People wearing hearing aids who take the subway, or go to baseball games, art exhibits, concerts, and other events at public places now look for a blue sign with a human ear in the middle and a “T” in the bottom right corner.
The blue sign indicates that a hearing loop system is installed in that place. Written underneath the sign are instructions to “Switch hearing aid to T-coil.” The hearing loop technology and digital hearing aids with telecoils are improving the lives of people with hearing problems.
The movement to install hearing loop systems has been gaining momentum recently in the United States. The technology has been widely used for quite some time in Northern Europe.
David Myers, a member of the Hearing Loss Association of America (HLAA), has been instrumental in having hearing loops installed in public places in the U.S. Myers, a psychology professor at Hope College in Holland, Michigan, said in the news media recently that his campaign has resulted in having hearing loops installed in an airport in Grand Rapids, Michigan, the basketball arena at Michigan State University in East Lansing, Michigan, and other public places in that state. Myers reportedly said he first experienced the impact of hearing loops several years ago when attending an abbey in Scotland where he clearly heard every word of the service. In addition to the HLAA, the American Academy of Audiology has also joined the U.S. campaign to install hearing loops.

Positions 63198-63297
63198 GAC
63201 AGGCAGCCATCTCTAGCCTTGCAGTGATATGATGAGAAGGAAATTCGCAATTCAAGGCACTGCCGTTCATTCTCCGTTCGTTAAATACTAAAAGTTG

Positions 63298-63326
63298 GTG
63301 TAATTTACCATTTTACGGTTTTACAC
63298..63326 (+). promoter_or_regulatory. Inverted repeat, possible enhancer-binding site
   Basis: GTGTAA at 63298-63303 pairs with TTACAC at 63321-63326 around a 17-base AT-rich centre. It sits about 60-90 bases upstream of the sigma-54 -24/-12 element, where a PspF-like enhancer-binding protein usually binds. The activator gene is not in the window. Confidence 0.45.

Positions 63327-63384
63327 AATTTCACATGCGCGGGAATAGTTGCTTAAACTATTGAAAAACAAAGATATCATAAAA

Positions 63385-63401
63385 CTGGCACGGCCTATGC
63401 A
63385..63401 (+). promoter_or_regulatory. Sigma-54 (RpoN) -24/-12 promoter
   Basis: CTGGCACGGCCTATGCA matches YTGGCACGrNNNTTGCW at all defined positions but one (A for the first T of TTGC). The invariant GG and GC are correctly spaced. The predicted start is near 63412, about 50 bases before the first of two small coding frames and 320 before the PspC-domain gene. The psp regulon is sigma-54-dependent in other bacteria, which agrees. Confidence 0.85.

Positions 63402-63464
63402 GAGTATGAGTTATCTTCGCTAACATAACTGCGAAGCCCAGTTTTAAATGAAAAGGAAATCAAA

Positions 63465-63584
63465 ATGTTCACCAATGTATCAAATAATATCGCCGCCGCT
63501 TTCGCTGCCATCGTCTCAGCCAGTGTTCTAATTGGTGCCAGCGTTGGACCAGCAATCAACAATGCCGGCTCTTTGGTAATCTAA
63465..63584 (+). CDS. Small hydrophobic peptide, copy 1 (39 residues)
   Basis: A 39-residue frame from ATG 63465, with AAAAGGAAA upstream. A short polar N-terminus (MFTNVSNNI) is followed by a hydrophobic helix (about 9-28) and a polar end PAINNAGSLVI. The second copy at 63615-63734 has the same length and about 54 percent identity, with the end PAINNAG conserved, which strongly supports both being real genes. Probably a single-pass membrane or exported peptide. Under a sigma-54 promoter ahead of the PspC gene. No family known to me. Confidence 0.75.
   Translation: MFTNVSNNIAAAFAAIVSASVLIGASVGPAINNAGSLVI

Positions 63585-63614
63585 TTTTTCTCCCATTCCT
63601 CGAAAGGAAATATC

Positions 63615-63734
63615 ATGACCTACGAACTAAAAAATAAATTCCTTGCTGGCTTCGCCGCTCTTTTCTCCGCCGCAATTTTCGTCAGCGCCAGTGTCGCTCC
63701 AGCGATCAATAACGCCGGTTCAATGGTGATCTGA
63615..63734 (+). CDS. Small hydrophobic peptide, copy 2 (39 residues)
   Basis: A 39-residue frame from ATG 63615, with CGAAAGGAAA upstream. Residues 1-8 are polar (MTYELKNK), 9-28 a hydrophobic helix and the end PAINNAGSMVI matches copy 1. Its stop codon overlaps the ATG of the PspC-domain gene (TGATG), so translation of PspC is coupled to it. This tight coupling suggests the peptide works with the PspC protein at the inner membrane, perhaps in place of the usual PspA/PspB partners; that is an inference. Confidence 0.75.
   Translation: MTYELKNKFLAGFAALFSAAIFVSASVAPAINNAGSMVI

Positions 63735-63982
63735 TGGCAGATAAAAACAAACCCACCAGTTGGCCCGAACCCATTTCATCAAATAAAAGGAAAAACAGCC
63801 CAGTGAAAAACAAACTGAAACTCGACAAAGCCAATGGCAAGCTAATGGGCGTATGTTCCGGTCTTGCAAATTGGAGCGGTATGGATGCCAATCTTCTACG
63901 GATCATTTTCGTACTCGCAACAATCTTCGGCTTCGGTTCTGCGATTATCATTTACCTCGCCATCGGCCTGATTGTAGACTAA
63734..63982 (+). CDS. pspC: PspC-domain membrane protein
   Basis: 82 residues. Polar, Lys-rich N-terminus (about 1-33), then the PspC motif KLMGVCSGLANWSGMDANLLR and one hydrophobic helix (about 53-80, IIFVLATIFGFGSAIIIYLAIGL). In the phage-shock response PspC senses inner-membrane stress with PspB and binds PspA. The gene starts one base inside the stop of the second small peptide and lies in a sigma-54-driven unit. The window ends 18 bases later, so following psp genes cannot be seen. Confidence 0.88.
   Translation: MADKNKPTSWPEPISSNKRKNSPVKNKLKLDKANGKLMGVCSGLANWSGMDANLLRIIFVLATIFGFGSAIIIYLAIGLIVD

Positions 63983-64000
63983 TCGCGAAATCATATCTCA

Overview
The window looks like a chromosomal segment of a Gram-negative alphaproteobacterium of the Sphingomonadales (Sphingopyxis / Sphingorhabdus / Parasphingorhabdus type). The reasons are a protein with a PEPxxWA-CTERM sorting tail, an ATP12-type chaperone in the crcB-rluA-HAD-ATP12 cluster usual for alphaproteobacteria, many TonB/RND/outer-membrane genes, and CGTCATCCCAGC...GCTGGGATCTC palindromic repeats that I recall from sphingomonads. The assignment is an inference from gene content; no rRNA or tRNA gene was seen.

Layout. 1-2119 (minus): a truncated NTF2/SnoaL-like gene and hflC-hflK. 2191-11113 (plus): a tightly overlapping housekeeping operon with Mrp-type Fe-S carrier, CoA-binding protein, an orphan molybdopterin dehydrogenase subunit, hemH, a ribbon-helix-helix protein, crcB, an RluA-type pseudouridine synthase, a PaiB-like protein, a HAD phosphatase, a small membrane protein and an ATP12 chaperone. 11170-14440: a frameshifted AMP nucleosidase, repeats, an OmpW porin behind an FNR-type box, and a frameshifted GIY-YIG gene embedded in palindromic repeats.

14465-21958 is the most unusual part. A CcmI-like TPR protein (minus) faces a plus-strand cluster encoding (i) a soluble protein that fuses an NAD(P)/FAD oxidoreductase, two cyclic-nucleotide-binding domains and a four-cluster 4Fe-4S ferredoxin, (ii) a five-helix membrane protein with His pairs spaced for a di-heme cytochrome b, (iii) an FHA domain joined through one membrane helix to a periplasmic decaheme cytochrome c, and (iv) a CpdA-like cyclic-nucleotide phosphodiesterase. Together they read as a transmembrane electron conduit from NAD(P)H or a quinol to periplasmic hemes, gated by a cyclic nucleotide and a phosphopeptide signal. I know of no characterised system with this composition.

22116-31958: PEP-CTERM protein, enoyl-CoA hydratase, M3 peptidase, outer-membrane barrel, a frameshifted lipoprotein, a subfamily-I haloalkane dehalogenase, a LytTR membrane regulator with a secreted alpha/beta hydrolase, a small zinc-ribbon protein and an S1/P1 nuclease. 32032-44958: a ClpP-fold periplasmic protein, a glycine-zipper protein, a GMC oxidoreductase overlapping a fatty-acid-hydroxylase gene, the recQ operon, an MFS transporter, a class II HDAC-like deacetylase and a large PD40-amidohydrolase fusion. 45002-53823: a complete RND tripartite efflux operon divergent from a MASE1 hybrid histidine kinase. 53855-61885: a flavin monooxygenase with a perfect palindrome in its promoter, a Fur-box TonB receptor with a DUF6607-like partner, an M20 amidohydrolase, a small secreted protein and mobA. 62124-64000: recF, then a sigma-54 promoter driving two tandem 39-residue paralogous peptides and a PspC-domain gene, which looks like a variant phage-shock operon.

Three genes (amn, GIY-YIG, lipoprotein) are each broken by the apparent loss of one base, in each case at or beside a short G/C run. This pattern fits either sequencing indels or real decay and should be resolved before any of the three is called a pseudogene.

A hearing loop is a thin strand of copper wire installed around the perimeter of an area. The copper wire transmits sound directly to a receiver that is built into a hearing aid or cochlear implant. The receiver is called a telecoil, or T-coil for short, which functions as a personalized wireless loudspeaker for people wearing hearing aids. The feedback or background noise that prevents an individual to hear clearly is reduced or either eliminated.
According to the HLAA, hearing loops can also be installed in homes, with costs ranging from $140 to $300 for do-it-yourself installation. It costs several thousand dollars for the system to be professionally installed in larger public venues.
The New York Times reported in October 2011 that hearing loops have now been installed at major venues in New York City, including the Metropolitan Museum of Art, the ticket windows at Yankee Stadium and Citi Field, and the American Museum of Natural History.